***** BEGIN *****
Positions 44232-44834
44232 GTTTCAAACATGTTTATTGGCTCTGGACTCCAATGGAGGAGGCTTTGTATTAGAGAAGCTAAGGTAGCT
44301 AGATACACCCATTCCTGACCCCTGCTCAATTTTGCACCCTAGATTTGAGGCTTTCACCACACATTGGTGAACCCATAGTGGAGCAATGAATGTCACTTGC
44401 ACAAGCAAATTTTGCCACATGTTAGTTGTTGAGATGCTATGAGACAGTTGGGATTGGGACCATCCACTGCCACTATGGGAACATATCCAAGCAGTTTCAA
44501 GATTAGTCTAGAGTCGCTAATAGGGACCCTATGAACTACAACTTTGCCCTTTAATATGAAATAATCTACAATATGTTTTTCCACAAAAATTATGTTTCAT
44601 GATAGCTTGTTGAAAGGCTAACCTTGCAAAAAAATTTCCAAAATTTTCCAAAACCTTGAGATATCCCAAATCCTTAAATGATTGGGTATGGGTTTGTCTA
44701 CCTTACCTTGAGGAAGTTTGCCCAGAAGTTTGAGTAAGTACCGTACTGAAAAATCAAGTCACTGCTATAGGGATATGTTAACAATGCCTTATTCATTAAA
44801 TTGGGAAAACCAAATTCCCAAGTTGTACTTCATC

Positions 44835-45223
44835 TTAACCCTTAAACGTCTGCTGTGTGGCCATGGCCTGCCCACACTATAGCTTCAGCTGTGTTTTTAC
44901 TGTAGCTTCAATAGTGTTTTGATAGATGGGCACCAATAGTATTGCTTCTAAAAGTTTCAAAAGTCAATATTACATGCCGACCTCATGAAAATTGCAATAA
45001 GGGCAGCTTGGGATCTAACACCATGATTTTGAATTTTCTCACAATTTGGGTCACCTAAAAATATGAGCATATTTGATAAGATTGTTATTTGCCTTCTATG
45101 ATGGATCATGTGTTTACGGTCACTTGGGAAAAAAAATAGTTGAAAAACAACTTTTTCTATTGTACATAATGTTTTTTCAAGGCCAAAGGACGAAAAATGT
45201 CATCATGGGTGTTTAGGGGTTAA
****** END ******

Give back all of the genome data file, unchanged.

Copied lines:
Positions 44232-44834
44232 GTTTCAAACATGTTTATTGGCTCTGGACTCCAATGGAGGAGGCTTTGTATTAGAGAAGCTAAGGTAGCT
44301 AGATACACCCATTCCTGACCCCTGCTCAATTTTGCACCCTAGATTTGAGGCTTTCACCACACATTGGTGAACCCATAGTGGAGCAATGAATGTCACTTGC
44401 ACAAGCAAATTTTGCCACATGTTAGTTGTTGAGATGCTATGAGACAGTTGGGATTGGGACCATCCACTGCCACTATGGGAACATATCCAAGCAGTTTCAA
44501 GATTAGTCTAGAGTCGCTAATAGGGACCCTATGAACTACAACTTTGCCCTTTAATATGAAATAATCTACAATATGTTTTTCCACAAAAATTATGTTTCAT
44601 GATAGCTTGTTGAAAGGCTAACCTTGCAAAAAAATTTCCAAAATTTTCCAAAACCTTGAGATATCCCAAATCCTTAAATGATTGGGTATGGGTTTGTCTA
44701 CCTTACCTTGAGGAAGTTTGCCCAGAAGTTTGAGTAAGTACCGTACTGAAAAATCAAGTCACTGCTATAGGGATATGTTAACAATGCCTTATTCATTAAA
44801 TTGGGAAAACCAAATTCCCAAGTTGTACTTCATC

Positions 44835-45223
44835 TTAACCCTTAAACGTCTGCTGTGTGGCCATGGCCTGCCCACACTATAGCTTCAGCTGTGTTTTTAC
44901 TGTAGCTTCAATAGTGTTTTGATAGATGGGCACCAATAGTATTGCTTCTAAAAGTTTCAAAAGTCAATATTACATGCCGACCTCATGAAAATTGCAATAA
45001 GGGCAGCTTGGGATCTAACACCATGATTTTGAATTTTCTCACAATTTGGGTCACCTAAAAATATGAGCATATTTGATAAGATTGTTATTTGCCTTCTATG
45101 ATGGATCATGTGTTTACGGTCACTTGGGAAAAAAAATAGTTGAAAAACAACTTTTTCTATTGTACATAATGTTTTTTCAAGGCCAAAGGACGAAAAATGT
45201 CATCATGGGTGTTTAGGGGTTAA